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How do fat, oil and grease get down the drain?
A:
Fat, oil and grease are natural by-products of cooking and food preparation.  Common sources include meat fats, dairy products, food scraps, cooking oils, baked goods, sauces, dressings, sandwich spreads, gravies, marinades, dairy products, shortening, lard, butter and margarine.  Fats, oil and grease are produced by restaurants, cafeterias, delis, bakeries, daycares, assisted living facilities, social halls and homeowners - basically, anyone who deals with cooking and food preparation.
How do I dispose of used cooking oil?
A:
For residents, the Household Hazardous Waste Facility located at 1430 S. Cucamonga accepts used cooking oil.  Restaurants must contact a rendering company to provide a bin or barrel for regular pick up.  If you would like a list of local companies, call Ontario Municipal Utilities at (909) 395-2678.
Should I use detergents, enzymes, or other chemicals to wash grease down the drain?
A:
Detergents, enzymes, and other chemicals that claim to dissolve grease may break up the grease for a period of time, but eventually (when the waste has traveled a little further down the pipe) the grease solidifies again.  In addition, by adding chemicals to the wastewater you increase the cost of treating (“cleaning up”) that water at the waste treatment plant to make it fit for use as recycled water.  The best way to prevent grease from clogging pipes is to avoid putting it down the drain to begin with!  Rather than adding chemicals, try dry wiping or scraping waste from dishes, pots and pans into the trash, and use absorbent to clean up minor oil spills.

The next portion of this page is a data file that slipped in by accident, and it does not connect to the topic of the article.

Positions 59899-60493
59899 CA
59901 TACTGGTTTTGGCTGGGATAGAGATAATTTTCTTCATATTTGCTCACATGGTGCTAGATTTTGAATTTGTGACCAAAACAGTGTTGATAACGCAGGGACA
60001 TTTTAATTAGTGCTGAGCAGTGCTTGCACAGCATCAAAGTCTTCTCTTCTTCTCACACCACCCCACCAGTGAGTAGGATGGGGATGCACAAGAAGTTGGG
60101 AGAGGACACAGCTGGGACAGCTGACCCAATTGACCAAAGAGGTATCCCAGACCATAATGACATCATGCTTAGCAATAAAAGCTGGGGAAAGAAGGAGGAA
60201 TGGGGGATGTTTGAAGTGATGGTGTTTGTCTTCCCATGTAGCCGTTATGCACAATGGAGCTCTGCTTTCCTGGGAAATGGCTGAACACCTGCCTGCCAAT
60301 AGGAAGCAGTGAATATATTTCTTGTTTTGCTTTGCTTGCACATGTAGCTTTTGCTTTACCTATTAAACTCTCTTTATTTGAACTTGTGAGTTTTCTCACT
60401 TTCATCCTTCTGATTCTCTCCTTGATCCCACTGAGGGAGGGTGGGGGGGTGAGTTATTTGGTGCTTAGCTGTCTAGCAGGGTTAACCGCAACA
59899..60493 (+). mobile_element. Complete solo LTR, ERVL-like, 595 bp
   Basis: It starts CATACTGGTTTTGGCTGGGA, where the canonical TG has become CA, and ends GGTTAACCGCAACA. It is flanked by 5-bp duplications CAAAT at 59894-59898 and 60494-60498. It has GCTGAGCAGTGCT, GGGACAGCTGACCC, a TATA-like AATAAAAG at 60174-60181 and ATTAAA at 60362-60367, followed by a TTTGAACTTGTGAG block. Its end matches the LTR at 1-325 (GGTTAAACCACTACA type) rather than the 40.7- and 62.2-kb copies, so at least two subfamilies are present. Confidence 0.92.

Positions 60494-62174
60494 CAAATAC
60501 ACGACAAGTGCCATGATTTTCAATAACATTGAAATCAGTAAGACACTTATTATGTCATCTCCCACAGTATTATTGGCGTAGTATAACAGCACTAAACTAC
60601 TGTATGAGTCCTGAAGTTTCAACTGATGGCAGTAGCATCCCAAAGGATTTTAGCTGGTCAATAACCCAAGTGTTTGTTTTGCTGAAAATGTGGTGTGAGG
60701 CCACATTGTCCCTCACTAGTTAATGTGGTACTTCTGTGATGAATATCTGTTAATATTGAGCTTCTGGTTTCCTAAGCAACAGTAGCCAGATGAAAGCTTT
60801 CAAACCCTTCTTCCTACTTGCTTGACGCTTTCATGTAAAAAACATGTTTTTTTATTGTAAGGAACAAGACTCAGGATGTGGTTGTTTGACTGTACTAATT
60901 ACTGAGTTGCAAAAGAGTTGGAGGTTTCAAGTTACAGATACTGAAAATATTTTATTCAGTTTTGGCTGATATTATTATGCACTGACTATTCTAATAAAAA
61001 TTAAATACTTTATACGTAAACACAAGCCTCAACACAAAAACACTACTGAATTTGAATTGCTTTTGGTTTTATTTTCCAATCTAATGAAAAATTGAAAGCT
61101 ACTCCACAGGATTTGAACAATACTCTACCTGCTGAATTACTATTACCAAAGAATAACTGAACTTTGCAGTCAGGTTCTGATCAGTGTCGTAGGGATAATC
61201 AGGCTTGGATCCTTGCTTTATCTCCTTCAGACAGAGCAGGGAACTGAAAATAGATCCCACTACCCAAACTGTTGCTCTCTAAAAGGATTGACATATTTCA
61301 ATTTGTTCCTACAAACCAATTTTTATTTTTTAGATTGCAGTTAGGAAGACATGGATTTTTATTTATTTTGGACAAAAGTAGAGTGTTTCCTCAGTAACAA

Why shouldn’t I put fat, oil and grease down the drain?
A:
Fat, oil and grease stick to the inside of pipes, and eventually may block the pipe entirely. Blockages in sewer pipes result in sewer overflows, where raw sewage flows out of the sewer and onto streets or private property. To reduce the likelihood of sewer overflows, City crews clean sewer pipes on a regular basis. By not putting fat, oil and grease down the drain, you help control maintenance costs and reduce the likelihood of sewer overflows.
How do I drain my swimming pool?
A:
Pool water that has been dechlorinated may be discharged to the sewer or to the storm drain. To dechlorinate pool water, let water stand for at least 5 days then use a pool test kit to confirm there is no remaining chlorine residual and that the pH level is between 6.5 and 8.5. Remove any solids or floating debris before discharging.